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Of Interest

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ITER as a driving force for local development

Robert Arnoux

ITER's Deputy Director-General Carlos Alejaldre presents the ITER site to French Minister Mercier (2nd from left). Also present are CEA Administrator-General Bernard Bigot (left); Regional Prefect Michel Sappin and Bernard Jeanmet-Peralta, the Mayor of Manosque. (Click to view larger version...)
ITER's Deputy Director-General Carlos Alejaldre presents the ITER site to French Minister Mercier (2nd from left). Also present are CEA Administrator-General Bernard Bigot (left); Regional Prefect Michel Sappin and Bernard Jeanmet-Peralta, the Mayor of Manosque.
From the heights of Montgenèvre, close to the Italian border, to the wide expanses of the Plain of Avignon, the Durance River Valley stretches from northeast to southwest for some 350 kilometres.

An inroad of civilization in Roman times, it is now an essential link between the Alpine and Mediterranean parts of the Provence region.

The Durance River Valley is not an official administrative division. It is a "territory" however, that is united by history, geography, economy and culture.

The creation of CEA-Cadarache, in 1959, largely contributed to transforming the Valley's economy, which was then essentially rural.

Fifty years later, both the French administration and the local governments in Gap, Sisteron, Manosque and all the way down to Aix and Cavaillon, expect that ITER's impact will be no less decisive.

The Durance River Valley, here looking north toward the village of Les Mées, is a ''territory'' that is united by history, geography, economy and culture. (Click to view larger version...)
The Durance River Valley, here looking north toward the village of Les Mées, is a ''territory'' that is united by history, geography, economy and culture.
What is at stake here, as expressed by French Minister of Planning and Land Development Michel Mercier, is "to make ITER the driving force behind the development of this region."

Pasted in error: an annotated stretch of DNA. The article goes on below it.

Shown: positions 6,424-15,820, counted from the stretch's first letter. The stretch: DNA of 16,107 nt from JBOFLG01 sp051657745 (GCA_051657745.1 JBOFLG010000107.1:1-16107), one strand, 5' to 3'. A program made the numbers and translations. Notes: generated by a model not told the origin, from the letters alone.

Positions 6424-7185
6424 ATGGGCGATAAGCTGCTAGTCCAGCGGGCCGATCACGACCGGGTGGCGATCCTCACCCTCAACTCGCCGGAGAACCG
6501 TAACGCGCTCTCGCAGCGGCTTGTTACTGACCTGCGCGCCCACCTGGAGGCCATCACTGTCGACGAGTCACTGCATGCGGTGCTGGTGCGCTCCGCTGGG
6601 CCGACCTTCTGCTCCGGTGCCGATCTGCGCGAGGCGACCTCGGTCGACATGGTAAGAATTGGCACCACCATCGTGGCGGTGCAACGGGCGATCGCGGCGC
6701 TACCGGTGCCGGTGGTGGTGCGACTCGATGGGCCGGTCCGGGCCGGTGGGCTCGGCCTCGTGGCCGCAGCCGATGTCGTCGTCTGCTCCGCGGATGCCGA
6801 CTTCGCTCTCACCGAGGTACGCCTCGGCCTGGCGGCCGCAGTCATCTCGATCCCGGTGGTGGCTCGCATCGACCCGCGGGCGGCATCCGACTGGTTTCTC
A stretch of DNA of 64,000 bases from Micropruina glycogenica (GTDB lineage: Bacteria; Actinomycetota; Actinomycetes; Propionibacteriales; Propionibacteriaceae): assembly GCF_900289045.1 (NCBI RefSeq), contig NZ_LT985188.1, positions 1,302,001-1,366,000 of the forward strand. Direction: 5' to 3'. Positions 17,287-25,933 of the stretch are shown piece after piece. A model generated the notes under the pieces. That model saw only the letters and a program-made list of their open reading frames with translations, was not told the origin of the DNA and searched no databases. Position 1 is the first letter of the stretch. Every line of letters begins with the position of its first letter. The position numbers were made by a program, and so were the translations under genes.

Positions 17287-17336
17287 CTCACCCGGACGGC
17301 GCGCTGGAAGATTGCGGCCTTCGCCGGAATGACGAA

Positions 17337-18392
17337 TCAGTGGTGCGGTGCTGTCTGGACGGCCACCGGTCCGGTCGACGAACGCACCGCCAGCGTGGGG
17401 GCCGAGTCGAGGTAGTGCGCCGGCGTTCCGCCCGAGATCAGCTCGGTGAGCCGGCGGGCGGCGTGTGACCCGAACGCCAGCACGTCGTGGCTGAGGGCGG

The Minister came to Cadarache on Thursday 7 October to preside over the inauguration of the Groupement d'Intérêt Public (GIP), a structure that will aim at "implementing synergies" between the various administrative bodies, local governments and institutions that share authority over the Valley's territory.

The GIP's founding members and members of the Board are the eight local governments who contribute to the financing of the ITER Project; the French State and CEA. As "associated members" the ITER Organization and the European Domestic Agency will take part in the GIP's activities and hold an advisory vote.

This structure, which the Minister defined as "transitory and flexible," is entrusted to create the "operational tools" that will "optimize the economic and technological benefits [from ITER]" and give concrete meaning to the "Valley of New Energies" that the Durance River Valley is destined to become.

Regional President Michel Vauzelle (left) and President of the Greater Aix Council Maryse Joissains-Massini, signed the GIP convention along with other representatives of the local governments (standing). (Click to view larger version...)
Regional President Michel Vauzelle (left) and President of the Greater Aix Council Maryse Joissains-Massini, signed the GIP convention along with other representatives of the local governments (standing).
Region President Michel Vauzelle, also present at the inauguration, insisted that this planned development should be "equitable and sustainable."

Recalling the efforts that were engaged by the local governments to host ITER in Cadarache, Maryse Joissains-Massini, the mayor of Aix-en-Provence and President of the Greater Aix Council, renewed her commitment to the project and stressed the importance of "being united beyond territorial jurisdictions and political rivalries."


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